In fundamentalist Iran, new life sometimes means certain death. When Leila comes to see Doctor Karimi, both are in danger.
Born in a slum to a Muslim father and a Jewish mother, Kooshyar Karimi has transformed himself into a successful doctor, an award-winning writer, and an adoring father. His could be a comfortable life but his conscience won't permit it- he is incapable of turning away the unmarried women who beg him to save their lives by ending the pregnancies that, if discovered, would see them stoned to death.
One of those women is 22-year-old Leila. Beautiful, intelligent, passionate, she yearns to go to university but her strictly traditional family forbids it. Returning home from the library one day - among the few trips she's allowed out of the house - she meets a handsome shopkeeper, and her fate is sealed. Kooshyar has rescued countless women, but Leila seeks his help for a different reason, one that will haunt him for years afterwards and inspire an impossible quest from faraway Australia.
Spellbinding and heartbreaking. Leila's Secret shows us everyday life for women in a country where it can be a crime to fall in love. But for all its tragedy, this unforgettable book is paradoxically uplifting, told from the heart of Kooshyar's immense sympathy, in the hope that each of us - and the stories we tell - can make a difference.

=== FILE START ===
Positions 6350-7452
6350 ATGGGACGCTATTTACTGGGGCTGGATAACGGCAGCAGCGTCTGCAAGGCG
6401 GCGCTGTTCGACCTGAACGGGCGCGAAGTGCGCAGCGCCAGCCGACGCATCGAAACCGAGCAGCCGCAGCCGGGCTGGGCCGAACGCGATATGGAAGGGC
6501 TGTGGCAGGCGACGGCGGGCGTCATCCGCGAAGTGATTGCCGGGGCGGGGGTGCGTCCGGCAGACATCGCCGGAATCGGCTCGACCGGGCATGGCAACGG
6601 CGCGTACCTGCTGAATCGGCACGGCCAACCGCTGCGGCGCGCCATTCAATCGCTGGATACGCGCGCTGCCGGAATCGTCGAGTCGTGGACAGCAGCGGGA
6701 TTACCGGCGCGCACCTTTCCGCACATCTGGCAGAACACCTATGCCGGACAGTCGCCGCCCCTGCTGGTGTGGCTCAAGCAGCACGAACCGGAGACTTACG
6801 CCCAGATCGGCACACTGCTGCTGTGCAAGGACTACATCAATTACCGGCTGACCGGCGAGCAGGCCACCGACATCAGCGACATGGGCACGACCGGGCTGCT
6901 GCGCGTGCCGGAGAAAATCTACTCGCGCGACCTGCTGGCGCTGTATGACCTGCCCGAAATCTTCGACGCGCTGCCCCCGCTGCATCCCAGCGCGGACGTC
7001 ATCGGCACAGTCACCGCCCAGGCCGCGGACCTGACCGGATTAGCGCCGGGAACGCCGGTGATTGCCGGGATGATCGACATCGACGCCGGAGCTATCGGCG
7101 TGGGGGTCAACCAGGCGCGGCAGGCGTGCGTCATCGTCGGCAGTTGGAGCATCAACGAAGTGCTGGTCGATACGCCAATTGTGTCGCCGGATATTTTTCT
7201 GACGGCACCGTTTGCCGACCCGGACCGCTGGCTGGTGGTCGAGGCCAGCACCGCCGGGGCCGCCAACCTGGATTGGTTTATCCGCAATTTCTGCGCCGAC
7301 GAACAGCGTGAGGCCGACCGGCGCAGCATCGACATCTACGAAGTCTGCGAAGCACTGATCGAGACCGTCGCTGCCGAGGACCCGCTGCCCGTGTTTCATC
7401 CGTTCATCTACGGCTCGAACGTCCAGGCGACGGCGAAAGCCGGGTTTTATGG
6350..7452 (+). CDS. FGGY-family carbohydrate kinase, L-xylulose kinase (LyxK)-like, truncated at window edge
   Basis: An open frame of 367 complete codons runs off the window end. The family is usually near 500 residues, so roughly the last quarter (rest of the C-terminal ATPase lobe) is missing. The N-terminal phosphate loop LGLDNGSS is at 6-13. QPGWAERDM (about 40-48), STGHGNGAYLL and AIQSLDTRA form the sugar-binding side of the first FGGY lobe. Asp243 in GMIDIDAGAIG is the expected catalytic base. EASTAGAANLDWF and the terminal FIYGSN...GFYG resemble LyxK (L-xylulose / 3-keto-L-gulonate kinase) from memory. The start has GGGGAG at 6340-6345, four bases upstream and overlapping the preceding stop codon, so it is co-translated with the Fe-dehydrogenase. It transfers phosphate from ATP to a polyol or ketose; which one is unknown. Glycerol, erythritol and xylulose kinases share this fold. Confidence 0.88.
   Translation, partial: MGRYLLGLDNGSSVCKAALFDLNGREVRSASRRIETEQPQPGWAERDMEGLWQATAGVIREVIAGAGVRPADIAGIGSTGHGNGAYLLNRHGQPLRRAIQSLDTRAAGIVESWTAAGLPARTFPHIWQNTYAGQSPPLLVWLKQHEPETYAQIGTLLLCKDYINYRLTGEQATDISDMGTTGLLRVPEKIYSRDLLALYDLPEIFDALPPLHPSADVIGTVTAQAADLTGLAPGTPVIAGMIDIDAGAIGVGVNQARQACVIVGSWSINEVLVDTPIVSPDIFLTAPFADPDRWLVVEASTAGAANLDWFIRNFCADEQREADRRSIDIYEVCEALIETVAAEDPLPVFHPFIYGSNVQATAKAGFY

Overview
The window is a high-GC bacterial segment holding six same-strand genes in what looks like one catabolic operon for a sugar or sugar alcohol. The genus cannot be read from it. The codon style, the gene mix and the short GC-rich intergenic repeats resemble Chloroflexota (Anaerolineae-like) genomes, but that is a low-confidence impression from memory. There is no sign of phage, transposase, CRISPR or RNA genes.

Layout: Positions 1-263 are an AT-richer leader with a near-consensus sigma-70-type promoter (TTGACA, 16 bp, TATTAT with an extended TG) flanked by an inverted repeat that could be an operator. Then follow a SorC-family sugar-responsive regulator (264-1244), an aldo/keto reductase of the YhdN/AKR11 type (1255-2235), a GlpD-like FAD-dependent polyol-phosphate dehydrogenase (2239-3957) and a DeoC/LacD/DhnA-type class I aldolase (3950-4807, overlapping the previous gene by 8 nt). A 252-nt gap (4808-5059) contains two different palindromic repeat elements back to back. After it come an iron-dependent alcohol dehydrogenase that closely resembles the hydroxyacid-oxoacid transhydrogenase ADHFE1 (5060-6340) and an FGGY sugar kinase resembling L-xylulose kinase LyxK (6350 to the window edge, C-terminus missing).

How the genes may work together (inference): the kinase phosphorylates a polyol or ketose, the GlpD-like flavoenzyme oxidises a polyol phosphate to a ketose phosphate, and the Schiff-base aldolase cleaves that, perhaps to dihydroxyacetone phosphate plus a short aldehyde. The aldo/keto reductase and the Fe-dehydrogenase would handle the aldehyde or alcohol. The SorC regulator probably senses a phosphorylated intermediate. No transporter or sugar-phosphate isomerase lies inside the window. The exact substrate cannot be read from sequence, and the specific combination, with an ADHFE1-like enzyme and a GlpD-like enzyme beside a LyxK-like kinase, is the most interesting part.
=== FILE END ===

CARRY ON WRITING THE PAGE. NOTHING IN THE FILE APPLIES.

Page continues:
' A remarkable book . . . Karimi earns our trust through his experiences and his sympathy with the plight of the marginalised.' Owen Richardson, Saturday Age
'A profoundly moving story, beautifully told with extraordinary insight, and filling us with awe at the strength of the author's moral courage.' Robin de Crespigny, author of The People Smuggler
'An absolutely stunning book. Leila's story is deeply affecting and Kooshyar Karimi is a consummate storyteller.' Shirley Walker, Author of The Ghost at the Wedding
'Leila's Secret brims with compassion and yearning and eloquently shares the story of a regime suffocating its people and losing all that was great about it. To read this book is to see inside a culture and understand the desperation of its people.' The Hoopla
'A riveting account of one girl's innocent spirit defying the tyranny of Iran's crushing regime. It is a masterpiece of moral impossibilities and climactic suspense.' Bob Brown
'Inspiring . . . often harrowing . . . Offers insight into how and why one man is willing to put the welfare of others before his own safety.' Townsville Bulletin
'Compelling and powerful.' Sunday Age